'Schindler's List' was "a springboard to something more important than the film itself," director Steven Spielberg says.
(Photo: Dan MacMedan, USA TODAY)
PASADENA, Calif. - When Steven Spielberg won the best-picture Academy Award in 1994 for Schindler's List, he passionately implored educators from the podium to never allow the Holocaust to be forgotten and to "please teach this in your schools."
When the dramatic Oscar speech was replayed in public last week, Spielberg casually put his head down to look away.
"I didn't look at it," Spielberg says with a smile afterward. "They had shown it to me before. I hadn't seen it in 20 years. But I don't like watching myself."
Spielberg might not like watching, but the words are still having a profound impact. The USC Shoah Foundation, which Spielberg started after making the Holocaust drama, kicked off the IWitness Video Challenge at the Chandler School in Pasadena last week.
Students around the world will now be able to access the IWitness website (iwitness.usc.edu) to learn about the Holocaust and to use clips of survivor testimonies in their own projects. The classroom reach that Spielberg spoke about in 1994 has fully arrived.
"This is the realization of my original dream, to have survivor stories of the Holocaust and other genocides taught in schools," says Spielberg. "This was the goal from 20 years ago when I came up with the idea to record the testimony from as many Holocaust survivors as I possibly could."
The student with the most compelling multimedia IWitness project will be invited to attend the 20th gala celebration of the Shoah Foundation in 2014 as Spielberg's guest.
In 1994, Shoah Foundation representatives went around the world to chronicle the stories of what was then an estimated 350,000 Holocaust survivors. They pulled together what Spielberg calls "a rich and profound" archive of 52,000 testimonies, 105,000 hours of video, which have been fully cataloged and translated into 32 languages.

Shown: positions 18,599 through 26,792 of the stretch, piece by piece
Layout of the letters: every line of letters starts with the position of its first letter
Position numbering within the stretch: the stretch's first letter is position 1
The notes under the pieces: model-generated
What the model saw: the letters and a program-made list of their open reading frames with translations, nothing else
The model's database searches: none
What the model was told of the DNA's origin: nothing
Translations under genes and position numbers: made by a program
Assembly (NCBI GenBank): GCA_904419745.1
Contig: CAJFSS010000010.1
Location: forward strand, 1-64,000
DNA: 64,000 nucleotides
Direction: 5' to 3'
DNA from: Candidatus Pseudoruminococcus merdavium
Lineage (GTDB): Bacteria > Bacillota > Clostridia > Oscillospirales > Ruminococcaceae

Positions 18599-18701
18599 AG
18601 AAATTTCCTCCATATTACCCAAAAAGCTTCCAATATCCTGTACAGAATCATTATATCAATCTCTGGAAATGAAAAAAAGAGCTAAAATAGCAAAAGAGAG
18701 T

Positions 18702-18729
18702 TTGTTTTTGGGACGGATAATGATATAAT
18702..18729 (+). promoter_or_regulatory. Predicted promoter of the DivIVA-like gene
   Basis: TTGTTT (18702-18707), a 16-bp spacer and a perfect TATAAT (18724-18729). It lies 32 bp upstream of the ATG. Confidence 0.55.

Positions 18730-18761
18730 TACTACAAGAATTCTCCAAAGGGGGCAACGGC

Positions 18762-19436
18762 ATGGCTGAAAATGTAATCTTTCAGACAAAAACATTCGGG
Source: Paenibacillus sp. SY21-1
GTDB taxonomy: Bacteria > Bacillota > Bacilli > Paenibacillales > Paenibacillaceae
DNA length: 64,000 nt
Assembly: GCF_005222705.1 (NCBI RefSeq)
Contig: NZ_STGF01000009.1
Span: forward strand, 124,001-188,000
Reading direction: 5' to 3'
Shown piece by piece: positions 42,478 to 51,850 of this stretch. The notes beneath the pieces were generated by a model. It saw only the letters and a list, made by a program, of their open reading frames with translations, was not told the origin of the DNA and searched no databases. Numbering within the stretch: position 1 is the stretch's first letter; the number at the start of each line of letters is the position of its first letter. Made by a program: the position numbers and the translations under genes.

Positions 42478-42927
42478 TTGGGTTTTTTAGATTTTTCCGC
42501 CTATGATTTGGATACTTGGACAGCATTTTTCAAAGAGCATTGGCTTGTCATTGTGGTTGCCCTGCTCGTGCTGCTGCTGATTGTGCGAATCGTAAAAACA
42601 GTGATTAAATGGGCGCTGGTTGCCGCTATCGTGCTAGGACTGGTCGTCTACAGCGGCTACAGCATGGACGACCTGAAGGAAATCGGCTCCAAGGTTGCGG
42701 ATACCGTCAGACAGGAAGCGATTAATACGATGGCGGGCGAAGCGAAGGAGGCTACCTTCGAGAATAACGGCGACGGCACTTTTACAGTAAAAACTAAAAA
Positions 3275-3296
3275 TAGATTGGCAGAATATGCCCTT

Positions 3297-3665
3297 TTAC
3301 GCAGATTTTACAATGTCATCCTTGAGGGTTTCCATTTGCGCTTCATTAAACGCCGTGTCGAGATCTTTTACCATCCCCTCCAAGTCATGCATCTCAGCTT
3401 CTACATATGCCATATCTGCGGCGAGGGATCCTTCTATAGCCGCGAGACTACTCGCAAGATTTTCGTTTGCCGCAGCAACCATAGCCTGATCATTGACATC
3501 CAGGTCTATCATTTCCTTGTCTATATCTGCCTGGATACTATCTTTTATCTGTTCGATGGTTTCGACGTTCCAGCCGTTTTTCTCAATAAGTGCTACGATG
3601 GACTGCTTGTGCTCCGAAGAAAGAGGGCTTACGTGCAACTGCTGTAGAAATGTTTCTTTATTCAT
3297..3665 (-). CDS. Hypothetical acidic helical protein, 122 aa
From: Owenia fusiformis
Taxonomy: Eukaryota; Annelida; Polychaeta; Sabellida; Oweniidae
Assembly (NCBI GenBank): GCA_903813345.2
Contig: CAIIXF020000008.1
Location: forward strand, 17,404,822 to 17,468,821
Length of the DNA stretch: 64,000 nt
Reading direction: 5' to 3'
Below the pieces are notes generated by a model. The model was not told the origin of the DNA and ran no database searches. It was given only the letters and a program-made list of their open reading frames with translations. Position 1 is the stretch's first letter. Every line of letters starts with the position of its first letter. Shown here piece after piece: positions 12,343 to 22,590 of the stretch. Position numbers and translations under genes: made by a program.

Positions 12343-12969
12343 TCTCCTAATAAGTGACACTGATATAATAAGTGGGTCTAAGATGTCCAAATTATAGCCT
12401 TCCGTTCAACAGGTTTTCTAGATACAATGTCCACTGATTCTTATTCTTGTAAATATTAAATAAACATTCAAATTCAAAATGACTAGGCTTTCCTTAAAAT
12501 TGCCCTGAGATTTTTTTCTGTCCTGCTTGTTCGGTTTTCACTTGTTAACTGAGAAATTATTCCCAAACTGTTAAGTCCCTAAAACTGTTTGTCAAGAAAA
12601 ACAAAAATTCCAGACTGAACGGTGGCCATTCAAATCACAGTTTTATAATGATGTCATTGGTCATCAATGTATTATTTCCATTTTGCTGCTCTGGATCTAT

The IWitness website allows students access to 1,300 of these testimonies and was already being used by 2,000 educators in 35 countries even before the official launch.
For Spielberg, the classroom outreach is a gratifying milestone. Still hoarse from the Oscar festivities ("It's from talking at all the parties. I totally lost my voice"), he nurses a cup of tea while talking privately afterward.
That students will be seeing and working with the videos over the Internet is not lost on Spielberg. In 1994, he had no idea the impact the Internet would have in terms of getting survivor messages to the world.
"I'm not a techie. I was actually wondering in 1994, how the heck are we going to get these things to schools?" says Spielberg. "I thought, 'Who will have the time to schlep the cassettes to the schools?' The Internet has been this miraculous conduit to the undeniable truth to the Holocaust. So it's been amazing for us."
The Internet "is more than just cats falling off the top of TV sets," he adds.
Spielberg says Shoah, which is the Hebrew term for Holocaust, is chronicling genocidal occurrences in other countries as well.
"We have cameras right now in Rwanda. We're actively creating a collection of testimonies from Rwandan victims of that genocide," he says. "We have cameras going into Cambodia to collect eyewitness testimony about that genocide."
The director's work on Schindler's List (which comes out with a digitally remastered Blu-ray edition Tuesday for the film's anniversary) also stands as an enduring testament to the horrors of the Holocaust. The tale of German industrialist Oskar Schindler's transformation into lifesaving humanitarian won seven Academy Awards, including best director and best picture, and continues to affect Spielberg's life in a very personal way.
"This wasn't an intellectual exercise. It was a totally emotional journey I was on," Spielberg says of making the film. "In telling the story of Oskar Schindler and the people he saved - the value of what that film has brought to my personal life, I was only made aware of that years later.
"The movie keeps the memory of the Holocaust alive," he adds. "It keeps the memory of the 6 million people murdered alive."
Spielberg will move onto other movie projects and will serve as jury president at the Cannes Film Festival in May. But he insists that his involvement in keeping the Holocaust in people's memories will continue forever.
"When I committed to this (foundation), I knew it was going to be possibly be the most important thing I could do. The film was a springboard to something more important than the film itself," he says. "This is for life."
Bryan Alexander, USA TODAY